Moles are extremely common, normal skin growths that can be found anywhere on the body. There are many different types of moles and they can vary in color, shape, and size. While most moles are harmless, it is important to complete regular at-home skin examinations to monitor any rapid changes and inform a healthcare provider.

Get The Facts

Moles (nevi) are flat or raised clusters of skin cells that are generally brown in colour. Moles are the result of sun exposure, genetics, age, and hormonal changes such as pregnancy or puberty. Moles are present in 1% of newborns and by adulthood, most people will have between 10 and 40 moles on their body.


Treatments Options

+ Monthly or quarterly at home skin examinations
+ Annual examinations with a dermatologist or family doctor
+ Excision

Frequently Asked Questions

+ + Am I at a greater risk for skin cancer if I have a lot of moles?

Not all moles are the same, and while most moles are benign, if you have an atypical mole, it may increase your risk of skin cancer. Atypical moles are larger than a 1/4 inch (end of a pencil eraser), consist of more than 2 colours/very dark in colour, or have an uneven shape. It is important to visit a dermatologist if you believe you have an atypical mole, or are unsure to rule out skin cancer.

+ + How can I assess my body for changing moles?

It is important to do regular at-home skin examinations monthly or quarterly to assess for rapidly changing qualities in any moles. To do so, stand in a well-lit room, in front of a full length mirror and use a handheld mirror to view hard to reach areas. Start scanning your body from top to bottom, and don’t forget to check your scalp, armpits, and in between your fingers and toes.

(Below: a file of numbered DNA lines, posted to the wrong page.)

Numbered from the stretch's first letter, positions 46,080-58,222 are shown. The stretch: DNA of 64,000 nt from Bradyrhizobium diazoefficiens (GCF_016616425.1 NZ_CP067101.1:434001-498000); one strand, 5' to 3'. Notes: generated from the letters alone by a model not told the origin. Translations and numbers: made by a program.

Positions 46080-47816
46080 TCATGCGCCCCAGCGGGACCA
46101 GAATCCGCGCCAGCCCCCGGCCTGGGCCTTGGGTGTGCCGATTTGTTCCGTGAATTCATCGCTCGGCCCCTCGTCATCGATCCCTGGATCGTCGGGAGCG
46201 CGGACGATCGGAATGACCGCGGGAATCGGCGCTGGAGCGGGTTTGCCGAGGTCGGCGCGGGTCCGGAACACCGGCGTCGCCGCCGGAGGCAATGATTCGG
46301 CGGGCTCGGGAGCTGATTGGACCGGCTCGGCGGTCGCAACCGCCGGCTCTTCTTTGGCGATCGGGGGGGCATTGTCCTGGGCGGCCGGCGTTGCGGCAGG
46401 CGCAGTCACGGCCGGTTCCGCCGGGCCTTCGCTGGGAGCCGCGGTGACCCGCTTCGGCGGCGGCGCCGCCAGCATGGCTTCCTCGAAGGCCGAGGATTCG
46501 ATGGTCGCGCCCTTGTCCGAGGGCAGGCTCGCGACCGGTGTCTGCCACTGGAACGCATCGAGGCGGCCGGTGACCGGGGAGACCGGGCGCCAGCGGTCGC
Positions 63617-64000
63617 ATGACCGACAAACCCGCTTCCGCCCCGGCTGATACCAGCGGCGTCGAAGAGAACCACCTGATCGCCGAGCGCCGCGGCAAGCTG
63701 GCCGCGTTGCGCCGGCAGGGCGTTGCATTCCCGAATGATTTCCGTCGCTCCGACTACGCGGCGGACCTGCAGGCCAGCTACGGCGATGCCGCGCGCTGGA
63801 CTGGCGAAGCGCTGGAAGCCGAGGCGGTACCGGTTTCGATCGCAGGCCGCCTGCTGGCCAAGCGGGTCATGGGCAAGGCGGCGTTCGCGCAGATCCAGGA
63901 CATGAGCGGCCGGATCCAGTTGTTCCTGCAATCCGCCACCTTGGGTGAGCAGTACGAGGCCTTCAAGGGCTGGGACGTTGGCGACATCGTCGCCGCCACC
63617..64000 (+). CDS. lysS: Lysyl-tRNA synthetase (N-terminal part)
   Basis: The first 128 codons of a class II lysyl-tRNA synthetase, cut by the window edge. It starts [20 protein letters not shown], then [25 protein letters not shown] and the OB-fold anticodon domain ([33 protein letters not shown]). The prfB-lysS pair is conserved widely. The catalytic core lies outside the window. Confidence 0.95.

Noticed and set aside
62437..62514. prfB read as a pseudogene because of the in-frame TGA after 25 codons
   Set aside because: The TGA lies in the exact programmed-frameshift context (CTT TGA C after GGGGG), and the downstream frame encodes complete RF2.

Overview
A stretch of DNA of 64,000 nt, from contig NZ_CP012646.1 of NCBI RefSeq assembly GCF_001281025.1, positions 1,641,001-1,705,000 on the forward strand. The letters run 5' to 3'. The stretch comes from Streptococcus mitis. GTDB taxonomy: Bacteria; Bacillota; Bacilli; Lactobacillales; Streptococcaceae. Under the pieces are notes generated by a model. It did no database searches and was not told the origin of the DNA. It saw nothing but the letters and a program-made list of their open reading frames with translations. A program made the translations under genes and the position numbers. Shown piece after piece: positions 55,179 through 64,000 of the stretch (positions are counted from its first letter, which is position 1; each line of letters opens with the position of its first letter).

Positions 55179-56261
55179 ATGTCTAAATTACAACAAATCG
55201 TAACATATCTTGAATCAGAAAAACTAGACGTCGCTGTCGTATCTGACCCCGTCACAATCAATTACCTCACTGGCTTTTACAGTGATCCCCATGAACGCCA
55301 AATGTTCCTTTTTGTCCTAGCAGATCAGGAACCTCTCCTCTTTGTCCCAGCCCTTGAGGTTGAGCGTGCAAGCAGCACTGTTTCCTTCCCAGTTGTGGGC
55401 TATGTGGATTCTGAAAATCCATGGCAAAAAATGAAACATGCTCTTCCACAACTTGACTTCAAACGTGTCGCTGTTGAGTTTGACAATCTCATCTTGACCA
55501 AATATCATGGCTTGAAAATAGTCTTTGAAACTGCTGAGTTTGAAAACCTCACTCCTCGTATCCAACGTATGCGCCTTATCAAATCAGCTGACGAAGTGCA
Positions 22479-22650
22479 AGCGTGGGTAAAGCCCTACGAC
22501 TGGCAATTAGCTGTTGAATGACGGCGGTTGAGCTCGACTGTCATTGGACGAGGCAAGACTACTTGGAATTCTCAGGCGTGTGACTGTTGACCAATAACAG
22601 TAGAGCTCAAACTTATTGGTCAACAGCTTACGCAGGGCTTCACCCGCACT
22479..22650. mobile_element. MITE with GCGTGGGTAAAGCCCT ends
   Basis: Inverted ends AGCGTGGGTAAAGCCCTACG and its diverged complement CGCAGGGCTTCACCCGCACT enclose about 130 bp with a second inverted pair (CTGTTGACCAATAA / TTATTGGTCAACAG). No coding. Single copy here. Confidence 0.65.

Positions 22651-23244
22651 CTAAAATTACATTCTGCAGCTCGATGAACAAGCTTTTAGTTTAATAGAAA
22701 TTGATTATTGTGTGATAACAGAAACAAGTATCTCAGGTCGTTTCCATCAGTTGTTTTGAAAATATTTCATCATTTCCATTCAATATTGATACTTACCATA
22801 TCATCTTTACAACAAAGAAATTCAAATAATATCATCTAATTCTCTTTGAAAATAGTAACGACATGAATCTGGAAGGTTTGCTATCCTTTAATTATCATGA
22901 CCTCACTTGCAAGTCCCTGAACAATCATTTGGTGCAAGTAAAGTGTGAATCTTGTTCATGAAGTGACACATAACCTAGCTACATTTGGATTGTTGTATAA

+ + When should I be concerned about a mole?

Remember the ABDCE’s of melanoma – asymmetry, border irregularity, colour, diameter, and evolution. Ask yourself regarding your spots: Is it a uniform, symmetric shape, are the boarders defined, is it changing colour/getting darker/more than 2 colours, is it larger than a 1/4 inch, and how fast is it changing? It’s also important to note if you have a spot that is persistently painful, itchy, bleeding, or scabbing.

+ + How are moles diagnosed?

Go to a dermatologist near you, he/she will take a better look at the mole with an instrument called a dermatoscope, which brightens and magnifies to see deeper into the skin. If there is any cause for concern, a very small biopsy may be taken to rule out any malignancy of the mole.

+ + Can I prevent moles?

Although moles can be genetic, with many developing in childhood/adolescence, it is possible to prevent new or changing spots by protecting your skin from sun damage. Cover sun-exposed skin with clothing, such as long-sleeved shirts, wide-brimmed hats, and sunglasses. Apply a broad-spectrum (protects against both UVA and UVB rays) sunscreen with an SPF of at least 30 every day, all year round and re-apply every 2 hours. Avoid prolonged exposure to the sun, especially during peak UV index hours between 10 am and 4 pm.

+ + Can I remove my mole, even if I’m not concerned about it?

Yes! For non-threatening moles, a referral is not required and cosmetic excision may be considered.